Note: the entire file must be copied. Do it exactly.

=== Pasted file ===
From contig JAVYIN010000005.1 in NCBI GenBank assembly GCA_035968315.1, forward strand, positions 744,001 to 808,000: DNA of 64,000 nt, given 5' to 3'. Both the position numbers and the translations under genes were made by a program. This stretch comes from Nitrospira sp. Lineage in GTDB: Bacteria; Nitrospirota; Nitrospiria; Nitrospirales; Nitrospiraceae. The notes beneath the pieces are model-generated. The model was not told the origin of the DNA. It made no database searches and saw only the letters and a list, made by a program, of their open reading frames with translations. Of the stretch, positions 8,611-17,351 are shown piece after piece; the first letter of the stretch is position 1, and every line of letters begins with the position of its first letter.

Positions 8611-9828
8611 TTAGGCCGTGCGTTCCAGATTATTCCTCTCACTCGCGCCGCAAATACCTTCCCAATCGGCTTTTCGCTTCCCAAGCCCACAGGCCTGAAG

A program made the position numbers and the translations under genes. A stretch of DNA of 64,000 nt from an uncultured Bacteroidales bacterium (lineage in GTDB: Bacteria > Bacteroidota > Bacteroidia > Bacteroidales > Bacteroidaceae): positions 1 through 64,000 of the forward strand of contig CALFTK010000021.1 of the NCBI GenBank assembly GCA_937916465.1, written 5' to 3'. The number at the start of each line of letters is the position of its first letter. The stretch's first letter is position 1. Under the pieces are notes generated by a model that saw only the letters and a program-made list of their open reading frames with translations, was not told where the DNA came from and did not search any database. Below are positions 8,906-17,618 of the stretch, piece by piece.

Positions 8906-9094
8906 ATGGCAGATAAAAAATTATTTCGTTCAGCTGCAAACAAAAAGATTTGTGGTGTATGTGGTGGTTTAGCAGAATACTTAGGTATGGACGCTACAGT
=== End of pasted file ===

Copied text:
From contig JAVYIN010000005.1 in NCBI GenBank assembly GCA_035968315.1, forward strand, positions 744,001 to 808,000: DNA of 64,000 nt, given 5' to 3'. Both the position numbers and the translations under genes were made by a program. This stretch comes from Nitrospira sp. Lineage in GTDB: Bacteria; Nitrospirota; Nitrospiria; Nitrospirales; Nitrospiraceae. The notes beneath the pieces are model-generated. The model was not told the origin of the DNA. It made no database searches and saw only the letters and a list, made by a program, of their open reading frames with translations. Of the stretch, positions 8,611-17,351 are shown piece after piece; the first letter of the stretch is position 1, and every line of letters begins with the position of its first letter.

Positions 8611-9828
8611 TTAGGCCGTGCGTTCCAGATTATTCCTCTCACTCGCGCCGCAAATACCTTCCCAATCGGCTTTTCGCTTCCCAAGCCCACAGGCCTGAAG

A program made the position numbers and the translations under genes. A stretch of DNA of 64,000 nt from an uncultured Bacteroidales bacterium (lineage in GTDB: Bacteria > Bacteroidota > Bacteroidia > Bacteroidales > Bacteroidaceae): positions 1 through 64,000 of the forward strand of contig CALFTK010000021.1 of the NCBI GenBank assembly GCA_937916465.1, written 5' to 3'. The number at the start of each line of letters is the position of its first letter. The stretch's first letter is position 1. Under the pieces are notes generated by a model that saw only the letters and a program-made list of their open reading frames with translations, was not told where the DNA came from and did not search any database. Below are positions 8,906-17,618 of the stretch, piece by piece.

Positions 8906-9094
8906 ATGGCAGATAAAAAATTATTTCGTTCAGCTGCAAACAAAAAGATTTGTGGTGTATGTGGTGGTTTAGCAGAATACTTAGGTATGGACGCTACAGT